Events this week brought to mind my favourite rugby photo, an image that promised an end to the dark days of austerity and hinted at the arrival of success and gaiety. The Cavaliers had beaten the Roundheads.
It came from the England-Ireland Six Nations clash in March 2008 when Danny Cipriani had taken the No.10 shirt from Jonny Wilkinson and proceeded to mark his winning debut with 18-points and a sparkling individual display.
Late in the game Wilkinson, looking every inch yesterday’s man, was summoned from the bench – at inside centre – and the picture is of the young Cipriani pointing where he wants Wilkinson to stand.
The look on the latter’s face can be politely distilled to ‘I have played this game once or twice before you know, pal.”
Wind the clock 30 months forward, though and Wilkinson is favourite to start the autumn internationals while Cipriani this week flew out to Australia to join the expansion Super 15 outfit Melbourne Rebels.
Which is such a shame because a fit, in-form, on-message Cipriani would be the best thing that could happen to England before the 2011 Rugby World Cup.
He still has a chance of rebuilding his on-pitch reputation between now and then but it’s difficult to imagine him having much of a role in New Zealand.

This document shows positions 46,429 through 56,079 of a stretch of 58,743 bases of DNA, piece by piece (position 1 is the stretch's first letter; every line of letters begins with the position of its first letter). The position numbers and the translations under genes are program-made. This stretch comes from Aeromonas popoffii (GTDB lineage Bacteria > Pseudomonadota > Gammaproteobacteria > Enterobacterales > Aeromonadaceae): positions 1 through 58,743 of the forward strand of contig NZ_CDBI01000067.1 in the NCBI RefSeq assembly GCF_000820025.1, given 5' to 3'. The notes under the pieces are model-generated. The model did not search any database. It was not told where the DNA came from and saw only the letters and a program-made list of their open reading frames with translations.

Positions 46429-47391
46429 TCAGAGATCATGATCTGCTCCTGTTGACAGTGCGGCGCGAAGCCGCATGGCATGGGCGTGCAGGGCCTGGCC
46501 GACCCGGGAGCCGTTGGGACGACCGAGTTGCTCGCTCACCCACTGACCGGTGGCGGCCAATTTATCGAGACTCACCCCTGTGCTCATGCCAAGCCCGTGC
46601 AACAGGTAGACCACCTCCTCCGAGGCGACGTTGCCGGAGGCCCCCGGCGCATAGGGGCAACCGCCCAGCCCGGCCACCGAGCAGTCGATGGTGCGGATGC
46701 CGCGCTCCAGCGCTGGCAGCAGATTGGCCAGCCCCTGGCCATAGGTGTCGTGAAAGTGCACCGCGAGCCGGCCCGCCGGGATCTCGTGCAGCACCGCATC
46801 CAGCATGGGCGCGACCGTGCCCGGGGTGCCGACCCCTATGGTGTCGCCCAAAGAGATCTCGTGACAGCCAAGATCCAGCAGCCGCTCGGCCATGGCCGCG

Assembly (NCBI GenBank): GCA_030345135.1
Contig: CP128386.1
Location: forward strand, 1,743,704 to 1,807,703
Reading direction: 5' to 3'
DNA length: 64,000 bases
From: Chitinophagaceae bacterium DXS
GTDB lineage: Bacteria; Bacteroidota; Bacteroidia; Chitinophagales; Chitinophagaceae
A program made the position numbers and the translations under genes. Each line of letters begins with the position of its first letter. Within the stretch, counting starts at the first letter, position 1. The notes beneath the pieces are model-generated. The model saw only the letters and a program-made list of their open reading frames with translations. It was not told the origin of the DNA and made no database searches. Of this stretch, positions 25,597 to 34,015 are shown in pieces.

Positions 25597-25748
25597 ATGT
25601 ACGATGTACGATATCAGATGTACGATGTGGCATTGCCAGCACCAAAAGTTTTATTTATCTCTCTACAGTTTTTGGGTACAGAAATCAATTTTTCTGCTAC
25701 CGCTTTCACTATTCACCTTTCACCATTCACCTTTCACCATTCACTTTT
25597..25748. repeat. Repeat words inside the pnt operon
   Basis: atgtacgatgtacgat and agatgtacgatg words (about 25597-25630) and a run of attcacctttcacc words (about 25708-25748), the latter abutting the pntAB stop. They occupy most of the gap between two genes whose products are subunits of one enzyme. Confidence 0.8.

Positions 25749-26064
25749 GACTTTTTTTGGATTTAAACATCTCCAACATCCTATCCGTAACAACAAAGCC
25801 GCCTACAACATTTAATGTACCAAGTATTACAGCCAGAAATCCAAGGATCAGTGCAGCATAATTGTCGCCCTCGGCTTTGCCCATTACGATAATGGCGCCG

Martin Johnson, after all, does not come across as a man keen to build bridges towards a player – no matter how gifted – intent on burning them.
Wilkinson, Toby Flood and Charlie Hodgson will do just fine for the next few matches and Cipriani will stew in his own juices in the southern hemisphere.
One can only hope he returns a better player and more mature person and that he becomes less likely to be photographed outside a nightclub just before a big match and more positive towards his coaches’ ways of working.
If not he will go down as a wasted talent, one whose ‘specialness’ alienated as many as it attracted and as perhaps the biggest casualty of the professional era.
With so much money and so much profile invested into international, Heineken Cup and Premiership rugby these days, fewer and fewer people will be willing to take a risk on gifted mavericks and the sport is poorer for it.